I was one year old and beginning a wartime childhood on the North Sea coast, the surrounding anxieties there being perhaps worse than usual. Only Sigmund would have known, and he was gone. At 17, I became a government clerk near St. Paul's Cathedral. Blitz ruins still lay all around in London, even in 1954.

I passed another fifteen years here among the poetry, art, sex, drink and confusion, and then needed respite. As Freud was my third favourite writer--after Dostoyevsky and Kafka--,I spent time and lots of money on the analyst's couch of one of his disciples: a beautiful, untouchable lady.

When I was sort of cured, I escaped that smothering city--hopefully forever.

One Eleven North Forty-Ninth Street
Victor Schermer

Soon after the founding of our nation, a dedicated group of men built an asylum on a plot of land outside the Philadelphia city limits. There, the insane could receive humane treatment, like the calming psychiatric chair invented by Dr. Rush, or perhaps hot baths, or the soon-to-be-outdated leeches. There was support and concern and lessons to be learned: the so-called "moral therapy," indebted, no doubt, to the spiritual teachings of the day.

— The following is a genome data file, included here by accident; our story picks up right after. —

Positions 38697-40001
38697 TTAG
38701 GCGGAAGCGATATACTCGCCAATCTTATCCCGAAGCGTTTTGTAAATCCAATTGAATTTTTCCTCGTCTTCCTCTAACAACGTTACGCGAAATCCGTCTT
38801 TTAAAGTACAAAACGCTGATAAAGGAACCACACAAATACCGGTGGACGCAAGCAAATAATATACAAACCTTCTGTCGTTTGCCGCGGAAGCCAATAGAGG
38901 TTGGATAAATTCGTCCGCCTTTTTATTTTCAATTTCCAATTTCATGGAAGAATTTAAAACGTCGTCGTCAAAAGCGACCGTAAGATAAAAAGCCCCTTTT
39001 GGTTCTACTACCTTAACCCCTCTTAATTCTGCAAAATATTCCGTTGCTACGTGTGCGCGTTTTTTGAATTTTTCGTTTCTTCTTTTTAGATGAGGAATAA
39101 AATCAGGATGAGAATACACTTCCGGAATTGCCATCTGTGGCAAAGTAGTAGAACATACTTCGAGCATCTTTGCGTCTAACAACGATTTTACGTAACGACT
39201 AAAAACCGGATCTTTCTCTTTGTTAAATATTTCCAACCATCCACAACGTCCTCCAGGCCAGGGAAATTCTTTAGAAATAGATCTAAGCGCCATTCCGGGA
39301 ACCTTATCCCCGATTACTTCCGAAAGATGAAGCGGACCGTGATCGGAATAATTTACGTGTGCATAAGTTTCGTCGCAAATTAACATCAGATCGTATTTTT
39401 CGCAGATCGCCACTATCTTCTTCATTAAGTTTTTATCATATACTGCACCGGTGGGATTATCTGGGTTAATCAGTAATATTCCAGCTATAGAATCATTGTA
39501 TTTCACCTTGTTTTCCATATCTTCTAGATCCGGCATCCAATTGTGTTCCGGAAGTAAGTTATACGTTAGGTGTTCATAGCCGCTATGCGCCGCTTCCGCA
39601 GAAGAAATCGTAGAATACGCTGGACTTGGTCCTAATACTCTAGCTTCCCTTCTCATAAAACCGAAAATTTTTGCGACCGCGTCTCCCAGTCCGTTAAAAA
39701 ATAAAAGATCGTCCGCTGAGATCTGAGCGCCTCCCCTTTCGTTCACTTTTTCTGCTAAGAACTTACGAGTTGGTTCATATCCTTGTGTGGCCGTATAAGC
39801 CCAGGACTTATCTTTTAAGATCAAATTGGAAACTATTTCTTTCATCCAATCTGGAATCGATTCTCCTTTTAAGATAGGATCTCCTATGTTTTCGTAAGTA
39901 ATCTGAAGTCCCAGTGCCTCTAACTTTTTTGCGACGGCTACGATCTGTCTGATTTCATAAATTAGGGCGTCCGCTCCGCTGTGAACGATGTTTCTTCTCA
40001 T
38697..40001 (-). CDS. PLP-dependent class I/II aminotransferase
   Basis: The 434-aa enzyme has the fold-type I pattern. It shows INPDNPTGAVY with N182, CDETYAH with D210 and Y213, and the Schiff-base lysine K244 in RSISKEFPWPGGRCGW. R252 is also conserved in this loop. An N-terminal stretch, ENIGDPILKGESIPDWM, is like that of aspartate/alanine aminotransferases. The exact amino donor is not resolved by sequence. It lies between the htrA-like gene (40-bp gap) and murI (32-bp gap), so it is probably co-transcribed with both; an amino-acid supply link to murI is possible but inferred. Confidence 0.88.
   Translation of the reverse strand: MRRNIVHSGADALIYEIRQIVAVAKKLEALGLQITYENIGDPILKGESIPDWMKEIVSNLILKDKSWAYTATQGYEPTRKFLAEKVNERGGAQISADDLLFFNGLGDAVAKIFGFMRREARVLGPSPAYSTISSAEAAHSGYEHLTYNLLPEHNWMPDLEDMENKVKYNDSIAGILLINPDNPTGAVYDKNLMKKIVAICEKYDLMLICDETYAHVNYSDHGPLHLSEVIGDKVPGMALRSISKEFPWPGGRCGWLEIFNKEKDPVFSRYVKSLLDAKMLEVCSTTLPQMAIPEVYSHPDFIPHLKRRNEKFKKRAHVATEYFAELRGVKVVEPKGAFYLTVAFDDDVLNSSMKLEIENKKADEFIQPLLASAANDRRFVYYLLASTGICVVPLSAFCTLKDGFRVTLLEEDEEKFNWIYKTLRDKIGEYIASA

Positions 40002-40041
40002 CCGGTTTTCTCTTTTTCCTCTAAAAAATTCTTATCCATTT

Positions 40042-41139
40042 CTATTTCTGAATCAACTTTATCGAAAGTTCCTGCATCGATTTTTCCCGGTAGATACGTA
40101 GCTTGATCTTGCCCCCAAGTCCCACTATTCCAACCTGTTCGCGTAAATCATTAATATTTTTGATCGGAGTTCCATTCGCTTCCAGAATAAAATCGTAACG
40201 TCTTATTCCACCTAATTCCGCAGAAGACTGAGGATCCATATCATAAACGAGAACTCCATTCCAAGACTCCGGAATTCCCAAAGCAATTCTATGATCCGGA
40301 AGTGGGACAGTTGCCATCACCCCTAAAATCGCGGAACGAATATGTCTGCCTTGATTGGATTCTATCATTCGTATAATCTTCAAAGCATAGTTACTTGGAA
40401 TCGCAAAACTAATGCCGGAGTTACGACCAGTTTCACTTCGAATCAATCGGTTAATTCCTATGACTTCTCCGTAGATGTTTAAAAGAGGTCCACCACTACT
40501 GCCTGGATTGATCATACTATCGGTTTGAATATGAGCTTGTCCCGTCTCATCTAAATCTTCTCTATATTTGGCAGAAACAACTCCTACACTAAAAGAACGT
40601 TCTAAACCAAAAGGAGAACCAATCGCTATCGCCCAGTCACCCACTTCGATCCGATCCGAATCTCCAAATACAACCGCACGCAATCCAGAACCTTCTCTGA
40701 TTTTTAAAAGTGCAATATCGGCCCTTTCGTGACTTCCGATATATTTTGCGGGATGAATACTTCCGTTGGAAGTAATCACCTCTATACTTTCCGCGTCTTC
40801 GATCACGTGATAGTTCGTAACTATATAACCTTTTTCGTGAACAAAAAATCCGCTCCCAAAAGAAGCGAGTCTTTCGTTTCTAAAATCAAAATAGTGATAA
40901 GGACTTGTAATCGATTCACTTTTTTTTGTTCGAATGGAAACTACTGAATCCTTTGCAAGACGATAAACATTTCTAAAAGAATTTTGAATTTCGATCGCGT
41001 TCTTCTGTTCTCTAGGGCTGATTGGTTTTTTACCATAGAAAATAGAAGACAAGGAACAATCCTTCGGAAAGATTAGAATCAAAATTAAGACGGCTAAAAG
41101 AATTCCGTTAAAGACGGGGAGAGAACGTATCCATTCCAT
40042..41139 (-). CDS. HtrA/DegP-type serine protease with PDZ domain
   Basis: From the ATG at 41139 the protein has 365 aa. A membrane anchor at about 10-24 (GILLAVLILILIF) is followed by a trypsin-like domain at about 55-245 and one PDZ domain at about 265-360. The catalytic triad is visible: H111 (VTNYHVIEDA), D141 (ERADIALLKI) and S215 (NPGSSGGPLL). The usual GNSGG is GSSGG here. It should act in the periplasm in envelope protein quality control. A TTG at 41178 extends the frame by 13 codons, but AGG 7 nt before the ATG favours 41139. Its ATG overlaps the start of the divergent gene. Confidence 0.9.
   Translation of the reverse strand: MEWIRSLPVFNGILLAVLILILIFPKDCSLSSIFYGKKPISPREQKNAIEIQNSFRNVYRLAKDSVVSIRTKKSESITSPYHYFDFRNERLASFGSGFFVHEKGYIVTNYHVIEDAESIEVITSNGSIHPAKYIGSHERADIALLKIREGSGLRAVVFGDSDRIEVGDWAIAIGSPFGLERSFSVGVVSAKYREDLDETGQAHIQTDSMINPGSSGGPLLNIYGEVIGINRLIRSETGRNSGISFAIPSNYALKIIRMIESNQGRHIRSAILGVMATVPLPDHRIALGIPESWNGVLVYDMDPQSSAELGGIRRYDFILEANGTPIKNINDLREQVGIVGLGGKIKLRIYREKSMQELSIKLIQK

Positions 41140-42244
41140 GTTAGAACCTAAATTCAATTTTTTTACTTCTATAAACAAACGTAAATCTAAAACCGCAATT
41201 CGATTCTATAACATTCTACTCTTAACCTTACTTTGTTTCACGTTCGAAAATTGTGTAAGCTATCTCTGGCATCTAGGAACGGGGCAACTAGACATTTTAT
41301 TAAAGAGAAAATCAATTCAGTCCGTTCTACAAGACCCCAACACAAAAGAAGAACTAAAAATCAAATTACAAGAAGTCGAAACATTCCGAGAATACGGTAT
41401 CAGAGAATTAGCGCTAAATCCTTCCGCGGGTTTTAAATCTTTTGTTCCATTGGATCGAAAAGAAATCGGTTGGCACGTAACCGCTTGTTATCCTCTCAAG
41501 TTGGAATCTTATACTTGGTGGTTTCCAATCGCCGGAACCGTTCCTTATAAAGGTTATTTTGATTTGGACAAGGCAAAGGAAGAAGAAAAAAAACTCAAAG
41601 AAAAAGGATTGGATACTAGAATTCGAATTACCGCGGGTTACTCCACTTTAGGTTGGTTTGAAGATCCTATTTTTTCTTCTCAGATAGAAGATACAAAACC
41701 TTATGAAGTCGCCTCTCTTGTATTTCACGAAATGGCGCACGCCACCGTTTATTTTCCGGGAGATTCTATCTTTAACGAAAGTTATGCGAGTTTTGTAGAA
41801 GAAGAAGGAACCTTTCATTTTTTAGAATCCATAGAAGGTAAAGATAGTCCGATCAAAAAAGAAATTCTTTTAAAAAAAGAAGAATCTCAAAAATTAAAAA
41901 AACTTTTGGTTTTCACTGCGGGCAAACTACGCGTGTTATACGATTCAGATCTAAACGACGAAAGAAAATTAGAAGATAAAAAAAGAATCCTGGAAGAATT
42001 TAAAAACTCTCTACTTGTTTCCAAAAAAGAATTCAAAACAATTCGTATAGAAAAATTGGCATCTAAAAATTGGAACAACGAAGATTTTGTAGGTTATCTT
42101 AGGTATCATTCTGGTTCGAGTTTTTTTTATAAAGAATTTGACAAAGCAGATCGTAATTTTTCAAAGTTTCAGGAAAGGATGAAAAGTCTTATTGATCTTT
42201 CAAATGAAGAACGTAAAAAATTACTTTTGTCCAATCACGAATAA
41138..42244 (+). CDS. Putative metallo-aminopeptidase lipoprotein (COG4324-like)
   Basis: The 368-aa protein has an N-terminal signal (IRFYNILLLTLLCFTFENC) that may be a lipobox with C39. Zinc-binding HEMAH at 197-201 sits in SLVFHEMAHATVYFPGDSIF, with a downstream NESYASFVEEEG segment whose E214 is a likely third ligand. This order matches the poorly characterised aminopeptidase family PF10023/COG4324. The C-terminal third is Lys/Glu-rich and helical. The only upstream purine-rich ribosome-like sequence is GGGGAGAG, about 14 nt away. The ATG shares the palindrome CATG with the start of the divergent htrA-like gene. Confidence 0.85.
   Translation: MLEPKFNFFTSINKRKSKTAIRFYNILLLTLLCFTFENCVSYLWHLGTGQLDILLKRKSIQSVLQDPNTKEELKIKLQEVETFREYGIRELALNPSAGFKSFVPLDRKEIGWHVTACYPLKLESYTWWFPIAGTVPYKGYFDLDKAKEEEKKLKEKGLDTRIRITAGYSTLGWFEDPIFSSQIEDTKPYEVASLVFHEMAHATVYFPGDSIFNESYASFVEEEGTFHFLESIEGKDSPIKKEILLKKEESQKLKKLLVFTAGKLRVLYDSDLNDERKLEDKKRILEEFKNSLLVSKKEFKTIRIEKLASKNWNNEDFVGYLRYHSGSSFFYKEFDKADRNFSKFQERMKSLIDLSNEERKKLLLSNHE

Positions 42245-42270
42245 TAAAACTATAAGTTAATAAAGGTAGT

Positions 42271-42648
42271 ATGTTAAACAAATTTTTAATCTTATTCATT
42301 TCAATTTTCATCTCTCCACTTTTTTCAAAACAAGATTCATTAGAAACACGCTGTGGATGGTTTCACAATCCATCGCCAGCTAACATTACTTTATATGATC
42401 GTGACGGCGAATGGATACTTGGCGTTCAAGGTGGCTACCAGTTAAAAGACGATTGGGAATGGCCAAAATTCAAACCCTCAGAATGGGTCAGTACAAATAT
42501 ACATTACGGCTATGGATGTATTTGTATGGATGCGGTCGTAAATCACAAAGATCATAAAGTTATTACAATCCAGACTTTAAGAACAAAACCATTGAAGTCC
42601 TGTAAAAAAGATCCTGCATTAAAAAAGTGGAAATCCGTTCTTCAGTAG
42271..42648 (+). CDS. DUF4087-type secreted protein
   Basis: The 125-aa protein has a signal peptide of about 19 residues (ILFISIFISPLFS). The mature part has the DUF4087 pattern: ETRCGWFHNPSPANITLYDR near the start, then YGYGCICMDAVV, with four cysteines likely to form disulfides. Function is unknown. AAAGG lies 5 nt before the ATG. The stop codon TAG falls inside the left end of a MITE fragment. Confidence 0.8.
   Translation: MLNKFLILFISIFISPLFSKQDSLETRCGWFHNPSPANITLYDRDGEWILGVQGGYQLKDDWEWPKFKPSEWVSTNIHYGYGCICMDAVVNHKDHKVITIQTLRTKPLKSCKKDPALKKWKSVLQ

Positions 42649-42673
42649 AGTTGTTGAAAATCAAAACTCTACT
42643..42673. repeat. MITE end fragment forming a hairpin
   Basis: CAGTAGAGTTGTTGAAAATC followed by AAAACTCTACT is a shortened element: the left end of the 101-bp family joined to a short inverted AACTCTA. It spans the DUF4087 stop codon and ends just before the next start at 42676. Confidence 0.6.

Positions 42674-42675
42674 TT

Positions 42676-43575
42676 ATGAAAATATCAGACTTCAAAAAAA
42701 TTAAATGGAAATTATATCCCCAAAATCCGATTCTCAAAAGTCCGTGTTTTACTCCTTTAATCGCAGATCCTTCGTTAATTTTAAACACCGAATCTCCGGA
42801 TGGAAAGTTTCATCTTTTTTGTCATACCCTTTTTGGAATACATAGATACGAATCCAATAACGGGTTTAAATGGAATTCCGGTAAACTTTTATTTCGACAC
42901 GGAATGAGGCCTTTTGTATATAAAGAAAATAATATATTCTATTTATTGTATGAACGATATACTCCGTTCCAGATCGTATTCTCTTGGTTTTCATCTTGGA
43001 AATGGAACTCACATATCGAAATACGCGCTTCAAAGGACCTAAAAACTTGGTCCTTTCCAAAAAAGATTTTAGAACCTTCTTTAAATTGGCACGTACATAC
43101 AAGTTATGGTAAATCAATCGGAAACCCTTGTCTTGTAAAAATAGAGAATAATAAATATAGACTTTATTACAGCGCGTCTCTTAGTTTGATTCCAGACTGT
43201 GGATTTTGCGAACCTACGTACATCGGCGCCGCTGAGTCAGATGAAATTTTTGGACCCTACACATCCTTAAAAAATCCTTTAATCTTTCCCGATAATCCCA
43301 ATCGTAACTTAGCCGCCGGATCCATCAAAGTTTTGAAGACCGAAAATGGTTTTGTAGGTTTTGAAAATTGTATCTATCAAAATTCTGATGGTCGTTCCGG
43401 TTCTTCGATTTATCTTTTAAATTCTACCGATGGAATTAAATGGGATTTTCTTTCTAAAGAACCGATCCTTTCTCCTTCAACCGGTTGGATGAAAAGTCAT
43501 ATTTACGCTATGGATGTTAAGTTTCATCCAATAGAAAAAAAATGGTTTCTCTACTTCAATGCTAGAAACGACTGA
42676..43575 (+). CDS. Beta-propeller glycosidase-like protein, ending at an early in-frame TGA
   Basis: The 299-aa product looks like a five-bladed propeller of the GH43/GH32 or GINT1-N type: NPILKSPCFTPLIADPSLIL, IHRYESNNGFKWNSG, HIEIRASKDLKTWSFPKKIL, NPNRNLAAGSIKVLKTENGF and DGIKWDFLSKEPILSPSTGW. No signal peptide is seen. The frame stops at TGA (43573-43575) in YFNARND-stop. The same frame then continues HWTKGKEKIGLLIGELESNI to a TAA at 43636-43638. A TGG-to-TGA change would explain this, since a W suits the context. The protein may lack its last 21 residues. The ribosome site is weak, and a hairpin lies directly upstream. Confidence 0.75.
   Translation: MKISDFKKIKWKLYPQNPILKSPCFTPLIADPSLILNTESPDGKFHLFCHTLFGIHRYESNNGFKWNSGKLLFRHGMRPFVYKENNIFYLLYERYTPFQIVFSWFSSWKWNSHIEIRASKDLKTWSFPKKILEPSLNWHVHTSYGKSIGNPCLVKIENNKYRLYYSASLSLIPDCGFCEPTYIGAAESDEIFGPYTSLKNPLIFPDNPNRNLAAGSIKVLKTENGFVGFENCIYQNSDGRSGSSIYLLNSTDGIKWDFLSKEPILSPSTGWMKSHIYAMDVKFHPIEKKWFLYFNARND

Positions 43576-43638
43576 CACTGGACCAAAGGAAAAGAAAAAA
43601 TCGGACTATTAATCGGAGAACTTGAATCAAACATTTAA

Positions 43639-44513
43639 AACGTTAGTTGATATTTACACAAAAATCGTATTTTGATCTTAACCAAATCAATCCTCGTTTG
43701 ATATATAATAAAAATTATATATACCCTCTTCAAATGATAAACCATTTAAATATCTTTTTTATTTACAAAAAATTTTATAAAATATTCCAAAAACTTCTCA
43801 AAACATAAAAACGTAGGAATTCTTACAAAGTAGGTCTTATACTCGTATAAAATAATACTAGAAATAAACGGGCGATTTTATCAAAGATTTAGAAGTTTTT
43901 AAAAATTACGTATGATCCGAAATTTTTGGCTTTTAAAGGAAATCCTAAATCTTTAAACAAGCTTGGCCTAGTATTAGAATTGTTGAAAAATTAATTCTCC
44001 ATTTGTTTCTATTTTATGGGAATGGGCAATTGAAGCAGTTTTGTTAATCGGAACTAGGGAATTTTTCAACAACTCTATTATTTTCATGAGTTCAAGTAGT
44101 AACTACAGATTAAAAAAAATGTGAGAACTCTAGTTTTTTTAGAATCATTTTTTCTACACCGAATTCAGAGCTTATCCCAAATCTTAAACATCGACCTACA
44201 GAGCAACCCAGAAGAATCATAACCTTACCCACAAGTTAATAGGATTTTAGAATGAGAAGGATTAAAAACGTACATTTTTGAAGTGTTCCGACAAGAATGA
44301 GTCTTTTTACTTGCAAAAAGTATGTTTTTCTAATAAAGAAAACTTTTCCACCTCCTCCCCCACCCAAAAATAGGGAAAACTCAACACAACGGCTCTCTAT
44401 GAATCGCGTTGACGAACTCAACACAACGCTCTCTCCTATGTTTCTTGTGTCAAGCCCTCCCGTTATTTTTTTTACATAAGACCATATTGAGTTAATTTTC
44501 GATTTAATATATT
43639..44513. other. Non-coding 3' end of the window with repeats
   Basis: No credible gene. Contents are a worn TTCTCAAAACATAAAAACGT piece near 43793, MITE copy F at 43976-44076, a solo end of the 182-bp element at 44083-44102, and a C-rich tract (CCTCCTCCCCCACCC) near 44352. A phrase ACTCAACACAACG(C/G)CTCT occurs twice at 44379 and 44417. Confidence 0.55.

In time, the city extended around the place, and a stone wall was constructed to contain the wild ones inside, their thoughts as radical and disturbing as the great books burned under Hitler's regime. Then the new generation of physicians erected a large turret, which gave the place the appearance of a prison.

Slowly, there in the West End, an urban ghetto grew, a place of poverty and strife, surrounding the wall. And inside the wall, wealth accumulated, as the rich and near-rich sent their sick ones to be cured, cured of their disturbing thoughts.

A society developed inside the wall, resembling ancient Greece or Rome. Doctors walked through the endless halls and carpeted rooms discussing diagnoses, theories, deteriorations, remissions, discharges. Patients lived there for one, two, three years, getting worse or better, known, known in their depths and inner deaths by the dead themselves.

Then the money expired. New medicines took the place of costly walls, and doctor after doctor fell in battle, until a man in a black suit came and bought them out.

Greece fell, Rome fell. You noticed the walls crumbling a bit. You noticed the sadness in the doctors' faces. You noticed the absence of mind in place of the crazy mind. You noticed the abacus balls, fingered by the moneyed interests.You noticed that the patients went in and went out.

Some say it was like the South during Reconstruction. I say it was the end of light and dark. I say it was the slow dying of the soul. I say the ghetto is everywhere and nowhere.